The Great Migration ushered in a century of music shaped and performed by African American artists—and particularly women of color—across the country. With her debut album, Run Deep, and in this one-night-only performance, Deva Mahal takes inspiration from generations of female vocalists and songwriters, including special guests Meshell Ndegeocello and the Resistance Revival Chorus.
Part of: Migrations: The Making of America
Resistance Revival Chorus
Meshell Ndegeocello, Musical Director and Special Guest
Event DurationThe concert will last approximately 90 minutes with no intermission.
Presented by Carnegie Hall in partnership with WFUV.
Lead support for Migrations: The Making of America is provided by the Ford Foundation, The Morris and Alma Schapiro Fund, and Igor Tulchinsky.
Additional support is provided by the Howard Gilman Foundation.
Public support is provided by the National Endowment for the Arts.
Deva Mahal was born with the blues in her blood. Becoming the genre-defying artist, powerhouse vocalist, and astute songwriter that she is today could only be achieved through living a life rich with pain, joy, loss, love, heartache, and experience. A soul as singular as Deva’s can only find voice through an equally unique sound, which she’s forged by growing her blues roots through the fertile soil of modern R&B, indie-pop, soul, rock, and gospel.
The full scope of her voice and vision was revealed in 2018 on Run Deep, her aptly named first album. The title captures not only her estimable musical bloodline, but the finely hewn emotions that course through her songs. Deva plumbs her own emotional depths to explore issues of overcoming adversity, battling one’s own demons, and dealing with the pains of love and loss, alongside wry observations on contemporary romance. She breathes vivid life into those songs with a knockout voice that combines pulse-pounding soul with a decidedly modern edge.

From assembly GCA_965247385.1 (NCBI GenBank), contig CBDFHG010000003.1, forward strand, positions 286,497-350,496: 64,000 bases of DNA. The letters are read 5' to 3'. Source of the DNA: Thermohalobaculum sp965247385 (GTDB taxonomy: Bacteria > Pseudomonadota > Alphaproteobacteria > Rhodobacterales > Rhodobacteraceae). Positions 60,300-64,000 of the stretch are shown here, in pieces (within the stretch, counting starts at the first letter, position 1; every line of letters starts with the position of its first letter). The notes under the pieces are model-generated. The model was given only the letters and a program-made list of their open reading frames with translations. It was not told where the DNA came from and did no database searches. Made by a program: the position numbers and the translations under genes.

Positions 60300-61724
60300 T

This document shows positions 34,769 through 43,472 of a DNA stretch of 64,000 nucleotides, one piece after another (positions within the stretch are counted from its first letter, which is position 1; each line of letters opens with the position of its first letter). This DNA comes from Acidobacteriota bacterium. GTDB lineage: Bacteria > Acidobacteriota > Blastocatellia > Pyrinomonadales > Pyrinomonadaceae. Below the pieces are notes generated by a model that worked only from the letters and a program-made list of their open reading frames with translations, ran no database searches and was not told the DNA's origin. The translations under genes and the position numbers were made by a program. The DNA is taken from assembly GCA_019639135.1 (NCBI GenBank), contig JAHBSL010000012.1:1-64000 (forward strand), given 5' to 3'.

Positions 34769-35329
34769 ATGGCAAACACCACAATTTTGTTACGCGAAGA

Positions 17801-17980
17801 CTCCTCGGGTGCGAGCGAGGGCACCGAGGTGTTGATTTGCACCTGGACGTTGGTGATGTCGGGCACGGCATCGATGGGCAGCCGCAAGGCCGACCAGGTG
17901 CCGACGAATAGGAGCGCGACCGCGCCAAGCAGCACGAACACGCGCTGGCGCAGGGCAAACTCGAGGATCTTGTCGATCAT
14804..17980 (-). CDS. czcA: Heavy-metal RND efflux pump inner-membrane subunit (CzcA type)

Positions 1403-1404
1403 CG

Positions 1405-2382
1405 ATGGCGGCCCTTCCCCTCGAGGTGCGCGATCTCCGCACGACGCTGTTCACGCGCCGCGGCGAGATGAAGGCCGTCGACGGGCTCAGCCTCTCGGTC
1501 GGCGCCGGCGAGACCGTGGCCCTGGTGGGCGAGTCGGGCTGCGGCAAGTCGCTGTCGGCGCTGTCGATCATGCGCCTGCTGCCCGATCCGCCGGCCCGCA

Her songs draw on a deep well of personal experience, serving as revelations, cautionary tales, and empowerment anthems. “When you are bullied and treated like you don’t belong, or faced with great adversity at a young age,” she says, “you learn ways to cope. Music gave me an outlet to express the pain of those experiences and the strength to challenge racial, physical, and gender stereotypes.”
She is defiant in voice as well as in person, bravely putting herself forward as an exemplar of positive body image and overcoming the travails of bullying and discrimination. She’s also lent her support and talents to organizations—like Voices of a People’s History of the United States—that are working to cast the light of truth on racial inequality, gender stereotypes, and bias, as well as issues surrounding poverty.
Raised in Kauai, Hawaii, Deva discovered her passion for music at a very young age. Despite her parental role models (her father is blues icon Taj Mahal and her mother is Inshirah Mahal, who is a dancer, artist, and educator), her talent and drive arose naturally. Initially aspiring to a career on Broadway, Deva moved to the mainland to study theater at Southern Oregon University, but those plans were derailed by the unexpected death of her sister. To regroup, she moved to the Bay Area with two of her other sisters, until the events of 9/11 prompted her to join her mother in New Zealand. While there, she decided to study jazz and vocal performance.